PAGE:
Applying Eucalyptus Oil May be Mild on the Human Skin, But Not to the Environment



Having a balm underneath the pillow or on the table beside the bed is an unspoken culture among certain Indians. It has become a guilty pleasure, as with or without suffering from a common cold or fever, the balm comes in handy when the individual needs some shut eye. Some prefer ones that sting, while others prefer mild and soothing balms. One of the most aromatic and mild balms is the Eucalyptus oil. But did you know that this oil can be used for cooking and other purposes beyond serving as a balm? It’s vibrant applicative value is also the reason for its demand.

Demand in Cosmetics and Personal Care

Increasing disposable income and greater public awareness of the value of maintaining a skincare routine are contributing to the rise in demand for personal care products. Since eucalyptus oil has qualities that are beneficial to skin, it is frequently utilized in skin care products. Antioxidants and flavonoids, which both protect the skin from oxidative stress, are abundant in eucalyptus. Additionally, eucalyptus has the ability to cure wounds, making it helpful for insect bites, minor wounds, ulcers, and contusions. Numerous studies have shown that eucalyptus is quite effective at treating the herpes simplex virus. The market for eucalyptus oil may be significantly impacted by these factors.

The market is divided into conventional and organic products based on the natural world. Organic eucalyptus oil products are produced and processed without the use of chemicals or fertilizers. People would therefore favor natural eucalyptus oil over conventional eucalyptus oil. Items made from eucalyptus oil that have been certified organic are now used in a variety of products, including foods and beverages, medications, and cosmetics. Products are guaranteed to be organic if they bear organic labels like ‘Contain Organic Ingredients’, ‘100 percent Organic’, ‘Made with Organic’, and ‘Certified Organic/USDA Organic’.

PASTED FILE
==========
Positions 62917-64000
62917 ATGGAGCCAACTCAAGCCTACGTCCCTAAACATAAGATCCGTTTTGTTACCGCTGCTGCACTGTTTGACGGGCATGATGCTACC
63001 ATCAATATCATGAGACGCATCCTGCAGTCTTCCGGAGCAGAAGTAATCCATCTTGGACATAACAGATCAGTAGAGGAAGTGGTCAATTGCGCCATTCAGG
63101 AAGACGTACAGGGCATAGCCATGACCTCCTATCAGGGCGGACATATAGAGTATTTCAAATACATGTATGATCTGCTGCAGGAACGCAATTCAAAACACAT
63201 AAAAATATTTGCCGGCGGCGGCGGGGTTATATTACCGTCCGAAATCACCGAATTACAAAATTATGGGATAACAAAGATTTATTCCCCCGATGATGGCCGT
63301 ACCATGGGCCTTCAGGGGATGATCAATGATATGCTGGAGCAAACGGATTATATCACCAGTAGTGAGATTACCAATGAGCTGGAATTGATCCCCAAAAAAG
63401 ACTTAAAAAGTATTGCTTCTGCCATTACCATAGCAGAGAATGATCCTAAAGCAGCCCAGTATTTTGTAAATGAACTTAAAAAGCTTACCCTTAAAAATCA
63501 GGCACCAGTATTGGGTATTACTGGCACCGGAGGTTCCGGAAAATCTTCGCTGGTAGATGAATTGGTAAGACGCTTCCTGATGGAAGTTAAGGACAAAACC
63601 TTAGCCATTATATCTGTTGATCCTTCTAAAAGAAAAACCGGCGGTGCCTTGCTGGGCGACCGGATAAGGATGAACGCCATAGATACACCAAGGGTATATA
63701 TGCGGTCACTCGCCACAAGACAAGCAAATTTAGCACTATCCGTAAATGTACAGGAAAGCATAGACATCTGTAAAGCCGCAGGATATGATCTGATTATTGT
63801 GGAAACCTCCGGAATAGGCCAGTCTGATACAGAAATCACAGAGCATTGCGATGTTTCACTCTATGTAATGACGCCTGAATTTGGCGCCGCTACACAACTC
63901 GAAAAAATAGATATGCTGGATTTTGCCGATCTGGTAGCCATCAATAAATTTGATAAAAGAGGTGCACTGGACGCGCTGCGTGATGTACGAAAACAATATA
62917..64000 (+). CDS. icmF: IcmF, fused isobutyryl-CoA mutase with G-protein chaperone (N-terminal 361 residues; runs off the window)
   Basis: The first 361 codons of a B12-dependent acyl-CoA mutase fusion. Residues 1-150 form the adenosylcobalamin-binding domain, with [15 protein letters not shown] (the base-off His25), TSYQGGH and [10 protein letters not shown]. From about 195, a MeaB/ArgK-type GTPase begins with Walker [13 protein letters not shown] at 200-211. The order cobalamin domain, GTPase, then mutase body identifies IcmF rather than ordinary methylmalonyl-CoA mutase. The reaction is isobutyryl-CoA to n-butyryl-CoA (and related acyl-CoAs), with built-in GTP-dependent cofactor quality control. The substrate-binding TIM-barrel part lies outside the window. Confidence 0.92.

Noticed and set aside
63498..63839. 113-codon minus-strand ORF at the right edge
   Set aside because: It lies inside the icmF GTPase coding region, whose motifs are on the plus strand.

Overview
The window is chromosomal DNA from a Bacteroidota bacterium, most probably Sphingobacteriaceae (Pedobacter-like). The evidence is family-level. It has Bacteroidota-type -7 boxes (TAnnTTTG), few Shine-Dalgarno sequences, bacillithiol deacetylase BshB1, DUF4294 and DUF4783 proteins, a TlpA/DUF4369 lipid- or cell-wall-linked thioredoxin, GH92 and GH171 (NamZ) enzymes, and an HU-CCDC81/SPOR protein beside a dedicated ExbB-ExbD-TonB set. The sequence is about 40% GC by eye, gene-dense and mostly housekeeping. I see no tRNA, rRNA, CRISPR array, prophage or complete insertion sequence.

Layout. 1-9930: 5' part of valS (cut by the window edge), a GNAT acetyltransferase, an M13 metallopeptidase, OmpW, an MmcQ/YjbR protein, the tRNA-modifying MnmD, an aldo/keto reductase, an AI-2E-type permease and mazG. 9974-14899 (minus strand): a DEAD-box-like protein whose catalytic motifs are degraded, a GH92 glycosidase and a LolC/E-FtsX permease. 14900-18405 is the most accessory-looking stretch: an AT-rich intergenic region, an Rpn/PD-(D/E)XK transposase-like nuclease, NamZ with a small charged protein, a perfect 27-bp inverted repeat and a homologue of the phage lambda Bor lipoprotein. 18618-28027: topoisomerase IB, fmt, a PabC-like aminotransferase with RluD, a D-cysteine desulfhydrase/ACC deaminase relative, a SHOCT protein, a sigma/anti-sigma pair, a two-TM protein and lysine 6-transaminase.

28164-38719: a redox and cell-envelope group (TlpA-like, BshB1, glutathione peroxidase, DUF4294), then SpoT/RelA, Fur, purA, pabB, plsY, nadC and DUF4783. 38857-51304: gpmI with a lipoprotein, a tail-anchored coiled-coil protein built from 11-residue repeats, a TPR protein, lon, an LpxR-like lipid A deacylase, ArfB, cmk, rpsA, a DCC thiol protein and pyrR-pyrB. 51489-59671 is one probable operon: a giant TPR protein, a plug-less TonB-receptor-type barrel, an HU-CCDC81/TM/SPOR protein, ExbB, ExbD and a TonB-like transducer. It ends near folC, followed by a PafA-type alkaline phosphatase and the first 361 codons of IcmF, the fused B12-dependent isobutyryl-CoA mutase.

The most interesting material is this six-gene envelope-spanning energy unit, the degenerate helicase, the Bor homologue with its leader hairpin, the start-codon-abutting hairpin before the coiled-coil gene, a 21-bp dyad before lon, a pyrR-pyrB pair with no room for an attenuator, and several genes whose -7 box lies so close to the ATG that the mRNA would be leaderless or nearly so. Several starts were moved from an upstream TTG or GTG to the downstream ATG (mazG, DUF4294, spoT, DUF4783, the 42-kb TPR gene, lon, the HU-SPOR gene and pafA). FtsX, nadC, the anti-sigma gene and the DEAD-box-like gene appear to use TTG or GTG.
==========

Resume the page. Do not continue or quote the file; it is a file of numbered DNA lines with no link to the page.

Supermarkets, specialty shops, online channels, and others make up the market's distribution channel segmentation.Eucalyptus oil producers are concentrating on using internet portals to distribute their products since it reduces operational expenses and enables them to get in touch with niche markets anywhere in the world. Online marketplaces like Amazon and Flipkart have contributed to the growth of the eucalyptus oil business. To reach a larger audience and boost sales, several small- and large-scale eucalyptus oil producers are concentrating on selling their products online.

Cultivating Eucalytpus is Both a Pain and Gain

Due to its rapid growth and capacity to satisfy rural needs for fuel and shelter, eucalyptus plantations were widely encouraged. In addition, by providing the essential raw materials, it promoted the growth of the pulp and paper industries.

The other side of the story is that the eucalyptus controversy in India could not be related to the traits of the plant as a whole, but rather to the manner in which government advertisements for farm forestry are presented. The better off portions of society benefited from this type of forestry, but the lowest sections of society were ignored.


Foresters contend that Eucalyptus can help supply local communities and industry while assisting in meeting the increased demand for wood from diminishing natural forests. However, due to alleged ecological risks and the argument that the choice of species was fundamentally incorrect, environmentalists are hostile to eucalyptus. The numerous end uses required of tree species in India for community use are not well suited for eucalyptus.